El Salvador may be the next Central American tax jurisdiction to extend its VAT system to the sale of digital services by non-residents.
In recent times, Costa Rica followed the trend of many tax jurisdictions worldwide in applying VAT to the sales of global digital businesses. From October 1, 2020, VAT at 13% must be levied by financial institutions on digital sales from foreign digital service providers and intermediaries — that are included on a government list — to consumers in Costa Rica.
Elsewhere, Mexico imposed 16% VAT on digital services supplied by foreign businesses on June 1, 2020, triggering compliance requirements for affected businesses.
A May 18 article in El Salvador’s El Mundo website, the Minister of Finance Alejandro Zelaya was quoted as saying his government was assessing the potential taxation of e-commerce. "Yes, we are going to tax e-commerce services that are not being taxed at the moment," he is quoted as saying. He added: “There is a factor of tax inequality that must be corrected, and these are taxes that are already established and operations that are being transacted in Salvadoran territory, not in foreign territory.”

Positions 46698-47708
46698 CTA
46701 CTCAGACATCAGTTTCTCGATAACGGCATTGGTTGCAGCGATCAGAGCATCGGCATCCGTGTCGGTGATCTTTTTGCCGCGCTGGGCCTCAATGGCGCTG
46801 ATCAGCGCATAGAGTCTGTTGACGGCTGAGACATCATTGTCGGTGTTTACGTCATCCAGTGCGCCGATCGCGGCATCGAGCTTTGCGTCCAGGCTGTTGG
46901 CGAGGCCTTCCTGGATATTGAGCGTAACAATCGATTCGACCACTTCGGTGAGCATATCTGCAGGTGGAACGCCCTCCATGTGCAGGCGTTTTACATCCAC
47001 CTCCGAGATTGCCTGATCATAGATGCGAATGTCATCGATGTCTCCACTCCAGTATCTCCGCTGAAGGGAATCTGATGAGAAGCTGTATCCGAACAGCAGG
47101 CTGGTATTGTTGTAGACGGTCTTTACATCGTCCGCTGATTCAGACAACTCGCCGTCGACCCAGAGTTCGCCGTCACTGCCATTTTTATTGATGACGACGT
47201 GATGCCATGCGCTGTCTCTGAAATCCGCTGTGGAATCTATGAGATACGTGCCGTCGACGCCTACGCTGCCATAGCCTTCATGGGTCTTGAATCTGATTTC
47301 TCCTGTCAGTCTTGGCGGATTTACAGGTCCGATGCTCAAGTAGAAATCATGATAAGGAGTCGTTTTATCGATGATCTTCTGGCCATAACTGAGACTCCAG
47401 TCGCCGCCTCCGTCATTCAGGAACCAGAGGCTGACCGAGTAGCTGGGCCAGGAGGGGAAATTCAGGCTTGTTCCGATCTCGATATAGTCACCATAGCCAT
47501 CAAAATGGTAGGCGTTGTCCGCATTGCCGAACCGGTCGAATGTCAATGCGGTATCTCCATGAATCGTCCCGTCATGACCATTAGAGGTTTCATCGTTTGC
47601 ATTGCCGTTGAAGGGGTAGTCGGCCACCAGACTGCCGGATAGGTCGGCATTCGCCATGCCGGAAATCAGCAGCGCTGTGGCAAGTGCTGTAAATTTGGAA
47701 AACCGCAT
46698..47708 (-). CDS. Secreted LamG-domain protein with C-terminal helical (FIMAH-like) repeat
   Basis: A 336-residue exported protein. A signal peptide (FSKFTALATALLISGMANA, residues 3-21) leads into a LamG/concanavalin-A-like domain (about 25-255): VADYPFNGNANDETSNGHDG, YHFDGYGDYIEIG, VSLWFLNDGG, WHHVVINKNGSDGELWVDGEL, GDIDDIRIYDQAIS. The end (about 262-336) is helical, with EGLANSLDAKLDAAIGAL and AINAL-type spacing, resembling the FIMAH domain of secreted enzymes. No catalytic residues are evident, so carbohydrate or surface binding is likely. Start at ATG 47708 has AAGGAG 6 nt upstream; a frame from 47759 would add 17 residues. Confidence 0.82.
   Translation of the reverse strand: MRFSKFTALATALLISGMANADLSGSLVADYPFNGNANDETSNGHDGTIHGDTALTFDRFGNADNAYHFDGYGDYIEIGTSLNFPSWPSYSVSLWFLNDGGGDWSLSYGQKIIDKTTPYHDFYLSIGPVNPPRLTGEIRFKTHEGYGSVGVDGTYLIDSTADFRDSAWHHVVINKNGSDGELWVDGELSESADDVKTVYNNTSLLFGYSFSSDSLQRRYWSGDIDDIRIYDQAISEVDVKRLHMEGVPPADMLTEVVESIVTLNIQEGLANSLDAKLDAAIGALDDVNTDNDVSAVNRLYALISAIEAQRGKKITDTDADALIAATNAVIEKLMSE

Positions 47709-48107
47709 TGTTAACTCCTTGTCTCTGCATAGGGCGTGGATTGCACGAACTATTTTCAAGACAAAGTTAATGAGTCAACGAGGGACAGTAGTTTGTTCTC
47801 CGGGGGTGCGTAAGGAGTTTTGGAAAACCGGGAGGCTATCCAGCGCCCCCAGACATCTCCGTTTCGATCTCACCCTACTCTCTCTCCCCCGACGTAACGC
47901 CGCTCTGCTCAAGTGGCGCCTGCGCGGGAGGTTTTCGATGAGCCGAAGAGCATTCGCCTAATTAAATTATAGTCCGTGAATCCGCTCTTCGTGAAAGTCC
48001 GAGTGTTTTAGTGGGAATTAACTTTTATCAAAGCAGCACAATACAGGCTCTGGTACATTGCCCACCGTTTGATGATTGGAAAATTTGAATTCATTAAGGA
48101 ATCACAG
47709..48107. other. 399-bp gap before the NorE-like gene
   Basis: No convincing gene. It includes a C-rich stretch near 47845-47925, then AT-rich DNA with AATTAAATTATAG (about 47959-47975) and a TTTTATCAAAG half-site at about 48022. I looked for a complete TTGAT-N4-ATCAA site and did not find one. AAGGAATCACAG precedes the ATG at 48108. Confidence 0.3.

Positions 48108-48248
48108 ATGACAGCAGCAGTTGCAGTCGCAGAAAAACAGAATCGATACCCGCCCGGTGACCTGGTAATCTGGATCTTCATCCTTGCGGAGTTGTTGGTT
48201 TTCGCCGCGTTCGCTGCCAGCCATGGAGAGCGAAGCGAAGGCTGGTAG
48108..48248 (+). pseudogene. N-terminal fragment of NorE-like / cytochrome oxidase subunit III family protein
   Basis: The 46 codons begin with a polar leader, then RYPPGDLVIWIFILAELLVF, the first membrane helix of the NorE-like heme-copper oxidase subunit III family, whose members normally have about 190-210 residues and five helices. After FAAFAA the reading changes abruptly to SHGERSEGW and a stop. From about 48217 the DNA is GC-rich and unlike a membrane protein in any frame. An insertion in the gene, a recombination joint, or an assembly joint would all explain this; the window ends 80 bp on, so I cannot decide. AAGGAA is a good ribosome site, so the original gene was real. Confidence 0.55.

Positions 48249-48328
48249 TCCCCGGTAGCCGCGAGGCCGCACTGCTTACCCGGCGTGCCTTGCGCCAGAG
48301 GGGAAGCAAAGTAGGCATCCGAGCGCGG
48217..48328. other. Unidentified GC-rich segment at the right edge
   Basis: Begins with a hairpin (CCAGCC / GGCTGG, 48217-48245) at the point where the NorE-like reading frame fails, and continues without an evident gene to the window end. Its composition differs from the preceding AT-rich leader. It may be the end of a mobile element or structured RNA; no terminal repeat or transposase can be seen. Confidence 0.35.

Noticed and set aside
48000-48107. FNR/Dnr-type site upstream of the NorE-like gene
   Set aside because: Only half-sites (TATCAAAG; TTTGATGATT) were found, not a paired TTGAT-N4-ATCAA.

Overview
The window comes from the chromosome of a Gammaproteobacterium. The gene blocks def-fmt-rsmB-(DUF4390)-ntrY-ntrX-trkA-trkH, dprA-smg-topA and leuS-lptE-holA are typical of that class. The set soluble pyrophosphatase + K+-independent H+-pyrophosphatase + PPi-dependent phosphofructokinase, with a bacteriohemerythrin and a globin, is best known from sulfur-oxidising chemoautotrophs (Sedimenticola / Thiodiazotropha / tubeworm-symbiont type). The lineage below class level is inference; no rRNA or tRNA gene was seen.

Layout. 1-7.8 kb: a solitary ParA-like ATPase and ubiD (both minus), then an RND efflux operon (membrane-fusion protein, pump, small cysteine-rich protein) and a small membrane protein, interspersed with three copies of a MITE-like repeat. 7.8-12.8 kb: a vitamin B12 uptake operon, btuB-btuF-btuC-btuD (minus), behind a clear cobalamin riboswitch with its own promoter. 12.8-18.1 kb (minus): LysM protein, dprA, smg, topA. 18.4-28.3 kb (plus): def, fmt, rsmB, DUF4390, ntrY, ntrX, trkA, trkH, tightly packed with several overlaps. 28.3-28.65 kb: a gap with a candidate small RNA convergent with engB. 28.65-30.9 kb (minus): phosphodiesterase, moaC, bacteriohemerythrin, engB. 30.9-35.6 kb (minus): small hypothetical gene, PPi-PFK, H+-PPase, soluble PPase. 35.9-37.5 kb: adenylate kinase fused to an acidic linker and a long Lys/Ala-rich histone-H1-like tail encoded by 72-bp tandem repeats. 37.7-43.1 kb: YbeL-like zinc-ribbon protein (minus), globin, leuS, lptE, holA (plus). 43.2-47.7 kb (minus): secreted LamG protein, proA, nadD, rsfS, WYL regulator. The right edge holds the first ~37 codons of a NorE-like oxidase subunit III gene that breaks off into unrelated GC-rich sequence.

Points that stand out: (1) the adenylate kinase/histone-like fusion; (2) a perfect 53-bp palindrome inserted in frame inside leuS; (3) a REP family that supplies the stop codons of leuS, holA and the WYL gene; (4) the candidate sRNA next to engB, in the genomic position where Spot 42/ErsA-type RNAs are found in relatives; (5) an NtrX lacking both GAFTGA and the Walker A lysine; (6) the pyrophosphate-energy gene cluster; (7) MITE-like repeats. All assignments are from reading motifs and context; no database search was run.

The background to this proposal to tax digital businesses is that the El Salvador government is in negotiations with the International Monetary Fund (IMF) to obtain a USD1.3 billion loan under a program called Expanded Service of the Fund. Increasing the amount of tax revenue recouped by El Salvador’s Treasury is one element of these negotiations.
The taxation of e-commerce itself is not a new idea. Currently, in El Salvador, the recipient of a digital service should report the 13% VAT due on purchase of the service to the country’s treasury department. It is the mechanism for the registration of non-resident digital businesses as well as the efficient collection and remittance of VAT that any new rule will aim to change.
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